Anniversary completes transformation


Third career move … Former newsreader Jo Palmer marks a year in Tasmanian politics.

It is a perfect pastel fusion, an exquisite button up baby blue blouse and tailored cream trousers, complemented by a matching cream double breasted blazer, finished with gold buttons. A reputable, determined, and unapologetic woman tops off her outfit with a comforting pair of coffee-coloured, flocculent Ugg Boots.

“The first thing I do every single day without fail, when I walk through the doors I take off my high heels and put on my Ugg Boots,” she says. “I do it for comfort, but I also do it as a symbolic gesture. I am home, I’m no longer at work, I need to be present in this environment, and this environment requires Ugg Boots.”

This petite and delicate woman oozes proficiency and power. She is daring and fierce, yet tremendously kind. She is compassionate and empathetic, yet excruciatingly brave. She is endearing yet individual.

She is Jo Palmer.

Her golden umber eyes seep deep intelligence and passion and they tell the captivating story of their owner thus far: A story that is full of love, acceptance, empowerment, and courage.

A year ago, Palmer was elected into the Tasmanian Legislative Council after standing as a Liberal endorsed candidate, representing the electoral division of Rosevears. The endeavour was the beginning of her third bold career change.

In 1993 the 22-year-old brunette beauty was crowned Miss Australia, the first Tasmanian to do so since 1927. This soon led to a career in television. Her honeyed, yet rich voice emanated from lounge room televisions at dinnertime for 24 years. For 18 of those, Palmer anchored Southern Cross News, delivering stories of triumph to tragedy, devastation to delight and sunshine to sorrow to the homes of Tasmanians.

With growth comes change, and Palmer had certainly grown. “It’s a hard industry to be in,” she says. “I was really proud of the longevity that I’ve had with my career, but I started to feel there were changes afoot.”

Palmer’s resignation marked the end of an era. Her articulate, eloquent but compelling discourse was destined for new inaugurations.

“For about a year I’d been thinking, ‘what am I? What else can I do? What am I qualified to do? And where do my passions lie?’” she says. The local member of the Legislative Council who had held the seat as an Independent for 18 years had just announced his retirement. “I remember sitting there listening to a radio interview and him talking about that, thinking, ‘I can do that, that’s it, that’s the job that I think I can do.”

And that she did. This began the transition from Tasmania’s most adored news reader to controversial politician, which brought with it judgment and opinions, both valuable and critical.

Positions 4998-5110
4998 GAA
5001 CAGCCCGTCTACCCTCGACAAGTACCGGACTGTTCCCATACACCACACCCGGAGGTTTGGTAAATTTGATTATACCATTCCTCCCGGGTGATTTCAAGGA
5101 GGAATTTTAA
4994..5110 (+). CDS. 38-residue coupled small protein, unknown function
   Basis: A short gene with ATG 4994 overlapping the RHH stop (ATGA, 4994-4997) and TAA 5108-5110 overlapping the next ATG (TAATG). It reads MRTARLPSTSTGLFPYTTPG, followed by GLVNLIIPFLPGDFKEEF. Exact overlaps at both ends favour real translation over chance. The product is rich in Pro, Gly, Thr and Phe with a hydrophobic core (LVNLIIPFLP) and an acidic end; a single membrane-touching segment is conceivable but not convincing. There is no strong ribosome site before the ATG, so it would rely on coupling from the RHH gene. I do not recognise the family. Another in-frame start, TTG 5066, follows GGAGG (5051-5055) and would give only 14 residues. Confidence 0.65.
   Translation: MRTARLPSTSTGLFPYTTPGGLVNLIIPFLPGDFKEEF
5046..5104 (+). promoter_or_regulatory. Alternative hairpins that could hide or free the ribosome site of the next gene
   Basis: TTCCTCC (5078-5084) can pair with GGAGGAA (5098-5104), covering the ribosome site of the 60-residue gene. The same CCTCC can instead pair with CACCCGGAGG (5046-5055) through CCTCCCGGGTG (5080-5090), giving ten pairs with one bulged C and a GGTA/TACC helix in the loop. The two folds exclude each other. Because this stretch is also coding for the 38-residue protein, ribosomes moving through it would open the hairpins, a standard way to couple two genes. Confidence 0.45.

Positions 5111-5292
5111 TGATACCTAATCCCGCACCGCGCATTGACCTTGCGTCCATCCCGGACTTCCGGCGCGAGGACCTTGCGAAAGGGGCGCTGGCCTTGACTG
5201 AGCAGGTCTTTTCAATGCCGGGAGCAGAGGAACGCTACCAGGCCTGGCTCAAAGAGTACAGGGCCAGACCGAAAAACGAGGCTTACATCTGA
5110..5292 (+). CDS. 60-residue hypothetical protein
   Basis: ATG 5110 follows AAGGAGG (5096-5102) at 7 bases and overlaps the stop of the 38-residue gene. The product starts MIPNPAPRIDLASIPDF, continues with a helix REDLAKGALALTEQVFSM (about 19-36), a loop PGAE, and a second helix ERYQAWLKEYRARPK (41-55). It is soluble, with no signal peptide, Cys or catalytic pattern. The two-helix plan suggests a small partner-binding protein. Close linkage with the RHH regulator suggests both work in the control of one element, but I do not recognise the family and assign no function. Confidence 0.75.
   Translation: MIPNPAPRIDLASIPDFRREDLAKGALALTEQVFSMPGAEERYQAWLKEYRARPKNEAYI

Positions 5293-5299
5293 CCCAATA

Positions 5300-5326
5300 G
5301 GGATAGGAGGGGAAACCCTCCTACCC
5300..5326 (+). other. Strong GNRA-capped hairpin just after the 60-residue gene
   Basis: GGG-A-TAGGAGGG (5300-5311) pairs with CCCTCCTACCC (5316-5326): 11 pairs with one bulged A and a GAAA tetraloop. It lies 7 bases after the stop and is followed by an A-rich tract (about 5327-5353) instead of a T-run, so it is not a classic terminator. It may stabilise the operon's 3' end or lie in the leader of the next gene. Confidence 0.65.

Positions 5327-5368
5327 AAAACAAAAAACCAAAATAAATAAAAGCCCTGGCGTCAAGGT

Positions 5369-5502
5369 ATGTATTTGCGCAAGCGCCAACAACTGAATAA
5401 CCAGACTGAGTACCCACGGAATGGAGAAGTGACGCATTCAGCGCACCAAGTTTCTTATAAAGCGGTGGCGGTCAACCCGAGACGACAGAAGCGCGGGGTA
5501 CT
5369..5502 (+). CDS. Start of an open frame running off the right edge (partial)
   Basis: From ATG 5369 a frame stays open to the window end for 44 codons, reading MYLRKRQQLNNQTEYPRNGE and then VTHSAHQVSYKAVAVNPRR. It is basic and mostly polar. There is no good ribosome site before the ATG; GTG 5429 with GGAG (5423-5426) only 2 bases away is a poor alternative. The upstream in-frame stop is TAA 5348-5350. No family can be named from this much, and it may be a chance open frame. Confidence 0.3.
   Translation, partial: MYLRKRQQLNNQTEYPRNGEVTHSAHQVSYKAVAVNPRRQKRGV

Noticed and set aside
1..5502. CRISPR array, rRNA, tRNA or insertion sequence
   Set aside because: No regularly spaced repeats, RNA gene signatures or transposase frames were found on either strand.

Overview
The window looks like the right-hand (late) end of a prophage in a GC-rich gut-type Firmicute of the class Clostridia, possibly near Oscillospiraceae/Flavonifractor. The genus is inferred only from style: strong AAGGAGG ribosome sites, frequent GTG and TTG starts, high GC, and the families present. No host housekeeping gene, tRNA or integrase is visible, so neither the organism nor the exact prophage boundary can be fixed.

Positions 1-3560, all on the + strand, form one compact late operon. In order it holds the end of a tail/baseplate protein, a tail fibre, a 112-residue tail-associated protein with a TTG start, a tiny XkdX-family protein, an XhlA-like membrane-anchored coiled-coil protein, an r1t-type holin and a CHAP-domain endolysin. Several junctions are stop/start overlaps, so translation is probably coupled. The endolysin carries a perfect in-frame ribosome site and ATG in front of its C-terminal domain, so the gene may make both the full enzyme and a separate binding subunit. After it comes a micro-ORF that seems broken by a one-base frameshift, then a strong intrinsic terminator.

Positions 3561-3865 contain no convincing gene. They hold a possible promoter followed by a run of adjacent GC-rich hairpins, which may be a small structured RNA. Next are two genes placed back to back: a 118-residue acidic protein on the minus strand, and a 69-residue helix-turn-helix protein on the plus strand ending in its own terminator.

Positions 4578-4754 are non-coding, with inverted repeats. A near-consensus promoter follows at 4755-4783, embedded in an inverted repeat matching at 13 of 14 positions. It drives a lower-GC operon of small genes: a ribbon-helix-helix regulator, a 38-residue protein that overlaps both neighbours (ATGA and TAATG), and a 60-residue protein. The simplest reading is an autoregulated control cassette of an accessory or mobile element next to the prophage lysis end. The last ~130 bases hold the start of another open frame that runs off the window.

“The minute you put your hand up and say, ‘I’m going to go into politics’, immediately half the people hate you. I had to be really grounded in knowing who I was, what my foundation in life was, what my beliefs were and what my morals were. I had to be so strong as a woman because overnight, you are at the mercy of social media.”

Despite the judgment, Palmer believed in her values and followed her heart.

“This was the career that would allow me to be part of the conversations that would shape our state. I have an opportunity, I have a seat at the table, I can express my opinions, but I can also shine a light on the opinions of the people that I represent. I hope that when I get to the end of my time in politics, I have been a voice for people with quiet voices,” she says.

Her pride in career and achievements might be checked by her awareness of her publicly-elected role, but it is instantaneously apparent that the responsibility Palmer is most proud of is her title as a mother. The pride and admiration she feels for her family and four children is simply beautiful. “I am reminded that above all, I am a mum, and that is the greatest responsibility that I will ever have in my life.”

“Through all the craziness of it all, a year in, they are my priority.”

Her resilience and gallantry prove to carry her through each leap and bound. “Sometimes in life, you just have to do things scared. With that churning tummy and with the shortness of breath, and all the things that come with being scared comes extraordinary power, conviction, and bravery. It’s actually a power source from which you can either launch yourself or shut down, and I feel like I launched myself.”

One year into politics, and she is now soaring.